<%@LANGUAGE="VBSCRIPT" CODEPAGE="1252"%> ROCKCRAWLER.com - Rough Country 6 Inch X-Series TJ Suspension

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Rough Country 6" X-Series:
35's On a Budget - and It Works!

By Shawn Pagan and Steve Snyder

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Ramp Testing (Wall Testing, Anyway):
Once we got everything working fine we didn't want to wait for a real trip to test it out. We are fortunate to have a friend who has an old loading dock available for ramp testing. So the next morning after our install, we got up and drove the Jeep down to the dock.

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X-Series
The view from the front
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X-Series
The view from the rear. Doesn't that 8.8 look nice?

Of course, we did a little safety road test around the neighborhood before taking the Jeep out on the main road. After the initial test drive we found that the suspension felt really stiff, but we assumed it would settle once it got some miles on it.

The first thing we did was to drive the driver's side up the dock.

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X-Series
We were quite surprised by the amount of travel we actually got out of this kit. We realize that ramping is not real world but the Jeep pulled itself up to max flex with no issues and nothing binding. It should be noted that the majority of movement is upward travel, as the suspension has very little droop. But again, if it settles down a bit this will remedy some of that.
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X-Series
Here are the views of the upper control arms from the top. Even with maximum twist the arms are not deflecting the bushings, meaning that even with use they should last quite a while.
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X-Series
In the rear with the driver's side up on the ramp, there is plenty of brake line and the springs do not appear to be past their compression point. Again, nothing seems to be over-stressed, which should lead to longer component life.

Then we ran the driver's side up the dock.

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X-Series
Again, it easily reached max compression travel. Even with what felt like a stiff suspension, it felt very stable on the ramp.
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X-Series
As you can see, the tires easily stuffed into the front fenders. The movement in the front is exactly where it needs to be. The biggest issue we had is that the tire will remove the factory bumper end cap if you don't remove it ahead of time.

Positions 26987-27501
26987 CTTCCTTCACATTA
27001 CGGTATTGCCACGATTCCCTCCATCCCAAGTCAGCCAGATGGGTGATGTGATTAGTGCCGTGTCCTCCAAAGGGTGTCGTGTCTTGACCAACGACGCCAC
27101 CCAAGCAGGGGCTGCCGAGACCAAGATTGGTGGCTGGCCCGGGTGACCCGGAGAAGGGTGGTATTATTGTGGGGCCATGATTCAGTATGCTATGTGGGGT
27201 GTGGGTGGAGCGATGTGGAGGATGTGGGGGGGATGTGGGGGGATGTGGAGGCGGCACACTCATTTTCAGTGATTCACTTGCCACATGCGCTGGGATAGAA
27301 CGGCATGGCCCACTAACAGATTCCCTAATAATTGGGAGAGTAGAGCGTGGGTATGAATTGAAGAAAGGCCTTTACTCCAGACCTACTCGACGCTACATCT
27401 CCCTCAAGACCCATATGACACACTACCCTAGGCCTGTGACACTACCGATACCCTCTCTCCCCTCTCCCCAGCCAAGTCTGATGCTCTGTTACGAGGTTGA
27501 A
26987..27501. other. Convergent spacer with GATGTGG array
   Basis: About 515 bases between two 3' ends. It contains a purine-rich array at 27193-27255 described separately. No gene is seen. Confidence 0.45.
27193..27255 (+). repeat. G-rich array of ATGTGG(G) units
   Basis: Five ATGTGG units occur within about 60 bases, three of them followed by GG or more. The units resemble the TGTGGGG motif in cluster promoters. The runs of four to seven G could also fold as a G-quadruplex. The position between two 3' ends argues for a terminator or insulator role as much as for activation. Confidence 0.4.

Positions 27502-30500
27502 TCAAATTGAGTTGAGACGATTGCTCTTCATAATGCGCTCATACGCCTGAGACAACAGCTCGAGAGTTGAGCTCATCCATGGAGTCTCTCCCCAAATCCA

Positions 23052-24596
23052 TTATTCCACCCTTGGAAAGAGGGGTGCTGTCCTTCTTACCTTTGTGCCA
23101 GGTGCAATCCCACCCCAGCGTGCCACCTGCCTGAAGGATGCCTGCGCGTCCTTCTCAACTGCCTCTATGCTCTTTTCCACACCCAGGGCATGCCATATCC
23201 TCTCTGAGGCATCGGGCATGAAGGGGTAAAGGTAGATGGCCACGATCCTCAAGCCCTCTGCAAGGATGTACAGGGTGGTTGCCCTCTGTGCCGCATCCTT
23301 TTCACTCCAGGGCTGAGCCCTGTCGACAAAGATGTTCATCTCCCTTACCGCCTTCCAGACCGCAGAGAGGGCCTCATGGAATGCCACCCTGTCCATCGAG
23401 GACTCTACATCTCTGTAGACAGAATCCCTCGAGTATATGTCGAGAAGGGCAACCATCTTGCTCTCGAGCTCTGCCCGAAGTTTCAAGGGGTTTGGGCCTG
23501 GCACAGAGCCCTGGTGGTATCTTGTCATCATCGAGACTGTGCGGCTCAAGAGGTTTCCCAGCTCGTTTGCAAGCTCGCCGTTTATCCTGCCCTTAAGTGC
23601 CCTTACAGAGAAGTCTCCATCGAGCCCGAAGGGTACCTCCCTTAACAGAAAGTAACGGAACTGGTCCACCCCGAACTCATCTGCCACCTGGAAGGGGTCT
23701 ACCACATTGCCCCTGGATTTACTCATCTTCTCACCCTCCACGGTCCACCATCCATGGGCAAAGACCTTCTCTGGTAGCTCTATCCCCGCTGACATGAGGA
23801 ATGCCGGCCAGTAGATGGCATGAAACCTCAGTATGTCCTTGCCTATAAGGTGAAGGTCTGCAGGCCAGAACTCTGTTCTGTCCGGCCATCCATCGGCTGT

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X-Series
We just thought the photo on the left was a cool photo. The one on the right shows the force being applied to the lower control arm. The bushing is not distorting to the extent we expected. The articulating arms, while not really moving too much, are reducing the stress on the mounting points.

Then we decided to back up the ramp and see what we might find.

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X-Series
The rear end worked as well as the front. Although, it does show the normal short arm squat issue on the rear as the rear tire tends to move forward too far when it droops. It is not as exaggerated as we have seen it some other kits but could be a concern if you spend a lot of time climbing severe off -camber ledges, as it tends to shorten the wheel base while moving up.

We found no major issues on the ramp. The front seems to work really well and the back flexes enough with the sway bar on that we would recommend simply not using the rear disconnects. They are a little difficult to get to and we didn't find any real advantage in disconnecting them. Leaving them in place will help to control the rear squat and should keep you nice and stable. Of course, the front 35" Goodyears wanted to remove the front bumper end caps at flex, but to us the TJ looks better without those useless plastic things anyway.

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X-Series
Removing the front end caps is something they should cover in the instructions.

Now it's time for some real fun. Let's get this thing in the dirt and see what happens.

 

 

 
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